The goal should always be to render the page as quickly as possible in the user’s browser.
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Did you know that plugins and scripts can slow your sites down by over 300%? We recently discovered this when we analyzed a slow loading site from our new cluster in Australia!

When you add a plugin or 3rd party script on your WordPress site, whether it be a Google Analytics tag or a Facebook Like button, it directly impacts your load time.  I’ve seen a lot of people get frustrated with their WordPress load times over the years and it all (generally) is a result of loading 3rd party assets (unless they just have poor WordPress hosting).  

These problems are most commonly seen with advertising tags or ad networks loading many pixels on your site.  Some people choose to monetize their WordPress site by adding ads, which is a great way to make passive income.  However, these assets (images, videos, or tracking codes) have to be pulled from somewhere other than your site - this is where latency comes from. Latency is the time it takes a user to load an asset from your site into their browser.  Oftentimes, they’re at the mercy of the ad network’s connectivity. The same goes for every other asset loading.

The culprit: a resource pulled from the other side of the planet

Recently, we discovered a perfect example of this on a site created on our new Australian cluster.  The customer was pulling assets from Facebook and it added half a second to the site’s load time! Our discovery on this was that Facebook doesn’t appear to have an Australian presence and the asset was being pulled from a U.S-based data center.  The load time was 3.8s and once the outside-loading assets were removed, the load time dropped to 1.0s, a 380% increase in performance!

There’s not a lot that can be done in these type of situations aside from removing the problematic assets. Some ad networks may have options to load their ads last on the page, so at the very least your page renders quickly for the user.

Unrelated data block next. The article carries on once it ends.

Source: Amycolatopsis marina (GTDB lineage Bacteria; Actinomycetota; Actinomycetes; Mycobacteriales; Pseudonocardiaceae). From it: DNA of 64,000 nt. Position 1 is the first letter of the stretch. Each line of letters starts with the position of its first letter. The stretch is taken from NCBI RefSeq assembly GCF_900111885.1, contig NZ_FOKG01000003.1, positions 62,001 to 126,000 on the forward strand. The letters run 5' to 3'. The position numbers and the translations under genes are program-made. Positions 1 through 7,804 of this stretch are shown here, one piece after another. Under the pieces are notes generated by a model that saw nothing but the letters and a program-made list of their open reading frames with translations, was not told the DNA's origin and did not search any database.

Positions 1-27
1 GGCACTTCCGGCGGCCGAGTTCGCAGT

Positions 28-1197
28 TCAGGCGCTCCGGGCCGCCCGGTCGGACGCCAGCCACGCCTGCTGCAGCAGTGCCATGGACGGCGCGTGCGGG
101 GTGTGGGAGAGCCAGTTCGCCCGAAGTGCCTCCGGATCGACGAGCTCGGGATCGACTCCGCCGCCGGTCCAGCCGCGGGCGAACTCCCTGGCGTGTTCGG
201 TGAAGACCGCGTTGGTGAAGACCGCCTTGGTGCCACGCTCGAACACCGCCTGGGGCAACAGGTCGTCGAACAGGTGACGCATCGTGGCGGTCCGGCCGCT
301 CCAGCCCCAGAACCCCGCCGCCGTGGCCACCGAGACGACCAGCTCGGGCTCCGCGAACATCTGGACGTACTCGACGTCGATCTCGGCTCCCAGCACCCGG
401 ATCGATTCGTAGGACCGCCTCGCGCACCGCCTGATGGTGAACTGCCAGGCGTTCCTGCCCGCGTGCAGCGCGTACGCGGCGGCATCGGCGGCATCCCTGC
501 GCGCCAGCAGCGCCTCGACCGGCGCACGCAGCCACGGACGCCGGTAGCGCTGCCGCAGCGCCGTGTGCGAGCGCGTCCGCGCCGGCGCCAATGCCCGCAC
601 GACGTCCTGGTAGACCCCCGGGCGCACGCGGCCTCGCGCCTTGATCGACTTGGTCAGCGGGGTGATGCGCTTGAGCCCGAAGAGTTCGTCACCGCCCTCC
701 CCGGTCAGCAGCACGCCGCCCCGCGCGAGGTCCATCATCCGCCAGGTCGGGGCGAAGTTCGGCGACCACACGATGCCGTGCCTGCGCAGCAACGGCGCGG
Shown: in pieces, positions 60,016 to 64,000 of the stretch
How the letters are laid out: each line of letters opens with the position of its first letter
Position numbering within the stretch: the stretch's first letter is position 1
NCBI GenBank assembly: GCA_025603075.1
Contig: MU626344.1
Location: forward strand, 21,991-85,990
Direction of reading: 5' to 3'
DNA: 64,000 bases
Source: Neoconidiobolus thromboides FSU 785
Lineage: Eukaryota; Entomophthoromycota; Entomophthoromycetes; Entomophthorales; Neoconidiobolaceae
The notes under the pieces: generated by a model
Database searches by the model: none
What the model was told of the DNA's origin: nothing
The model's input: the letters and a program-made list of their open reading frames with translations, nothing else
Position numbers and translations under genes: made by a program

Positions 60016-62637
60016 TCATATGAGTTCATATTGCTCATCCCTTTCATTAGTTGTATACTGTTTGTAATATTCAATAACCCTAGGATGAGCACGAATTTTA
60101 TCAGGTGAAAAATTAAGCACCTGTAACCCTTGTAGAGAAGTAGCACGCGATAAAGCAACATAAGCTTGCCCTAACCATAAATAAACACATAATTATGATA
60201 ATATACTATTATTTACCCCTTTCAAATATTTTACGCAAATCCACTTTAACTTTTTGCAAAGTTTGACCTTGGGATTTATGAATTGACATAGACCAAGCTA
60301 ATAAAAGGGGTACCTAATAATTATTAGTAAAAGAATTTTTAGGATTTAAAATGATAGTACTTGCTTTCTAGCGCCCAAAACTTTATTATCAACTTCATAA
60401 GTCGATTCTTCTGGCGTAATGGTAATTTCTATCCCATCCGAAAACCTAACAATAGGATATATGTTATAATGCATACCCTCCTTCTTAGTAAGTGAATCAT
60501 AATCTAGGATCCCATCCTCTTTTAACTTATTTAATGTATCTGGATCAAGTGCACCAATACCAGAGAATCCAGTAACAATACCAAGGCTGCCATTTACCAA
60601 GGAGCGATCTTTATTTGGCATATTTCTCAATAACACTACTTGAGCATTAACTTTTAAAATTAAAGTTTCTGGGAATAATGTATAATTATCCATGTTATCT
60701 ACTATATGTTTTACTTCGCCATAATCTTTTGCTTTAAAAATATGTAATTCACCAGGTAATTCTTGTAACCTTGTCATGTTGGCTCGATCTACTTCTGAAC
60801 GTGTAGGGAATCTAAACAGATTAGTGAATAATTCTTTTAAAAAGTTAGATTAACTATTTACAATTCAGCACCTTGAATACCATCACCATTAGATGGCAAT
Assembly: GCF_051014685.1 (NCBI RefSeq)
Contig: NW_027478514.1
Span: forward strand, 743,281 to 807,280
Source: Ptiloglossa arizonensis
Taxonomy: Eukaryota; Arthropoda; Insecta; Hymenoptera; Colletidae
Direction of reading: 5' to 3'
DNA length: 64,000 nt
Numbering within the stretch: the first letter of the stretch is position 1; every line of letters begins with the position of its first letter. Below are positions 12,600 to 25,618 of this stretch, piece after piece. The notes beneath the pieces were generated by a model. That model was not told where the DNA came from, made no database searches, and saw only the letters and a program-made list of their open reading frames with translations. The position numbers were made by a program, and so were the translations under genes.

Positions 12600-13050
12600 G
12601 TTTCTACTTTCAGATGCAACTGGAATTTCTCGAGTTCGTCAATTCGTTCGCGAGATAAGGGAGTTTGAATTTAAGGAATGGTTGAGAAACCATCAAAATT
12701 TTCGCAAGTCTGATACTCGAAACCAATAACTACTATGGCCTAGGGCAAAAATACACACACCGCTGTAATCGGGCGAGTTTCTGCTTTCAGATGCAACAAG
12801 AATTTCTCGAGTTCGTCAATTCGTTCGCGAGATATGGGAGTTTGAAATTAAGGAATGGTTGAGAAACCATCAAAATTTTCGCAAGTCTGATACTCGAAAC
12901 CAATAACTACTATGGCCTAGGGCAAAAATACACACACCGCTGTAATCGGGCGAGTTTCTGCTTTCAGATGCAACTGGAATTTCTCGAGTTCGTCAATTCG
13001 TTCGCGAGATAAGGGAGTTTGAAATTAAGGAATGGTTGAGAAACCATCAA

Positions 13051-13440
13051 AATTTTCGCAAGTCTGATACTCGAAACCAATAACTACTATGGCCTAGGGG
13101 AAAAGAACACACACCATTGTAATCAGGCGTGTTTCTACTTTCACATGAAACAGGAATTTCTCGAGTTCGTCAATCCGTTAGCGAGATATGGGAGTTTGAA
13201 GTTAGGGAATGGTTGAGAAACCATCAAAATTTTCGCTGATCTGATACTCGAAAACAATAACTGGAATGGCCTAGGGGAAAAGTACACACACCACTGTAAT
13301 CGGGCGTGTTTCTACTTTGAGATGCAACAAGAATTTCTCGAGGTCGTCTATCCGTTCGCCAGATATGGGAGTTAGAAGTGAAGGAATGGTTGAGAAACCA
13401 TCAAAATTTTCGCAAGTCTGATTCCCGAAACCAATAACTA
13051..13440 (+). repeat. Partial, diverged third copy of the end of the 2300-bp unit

Relegate them to the end of the queue

There are also options that allow you to load those pesky assets last, so that the page renders quicker for the user before the asset it load. It’s fairly easy to obtain this type of data using freely available tools like GTMetrix and webpagetest.org.

The goal should always be to render the page as quickly as possible in the user’s browser and some of that can be achieved by simply using a premium WordPress hosting platform - it won’t relieve all of your page loading woes, but it will absolutely help.

ABOUT THE AUTHOR
Tom Fanelli
Over my career, I have worked in both small business and Fortune 500 companies. I have had the honor of being a presenter for organizations like Microsoft, Intuit, Sage Software, RealPage, NARPM, NAA, and the Small Business Administration. Most recently I completed my first ebook, Infographics in Action, which teaches exactly how to create and market with infographics. Currently, I work in San Francisco and reside in the bay area with my wife and four children. Feel free to drop me a line, I would love to hear from you!
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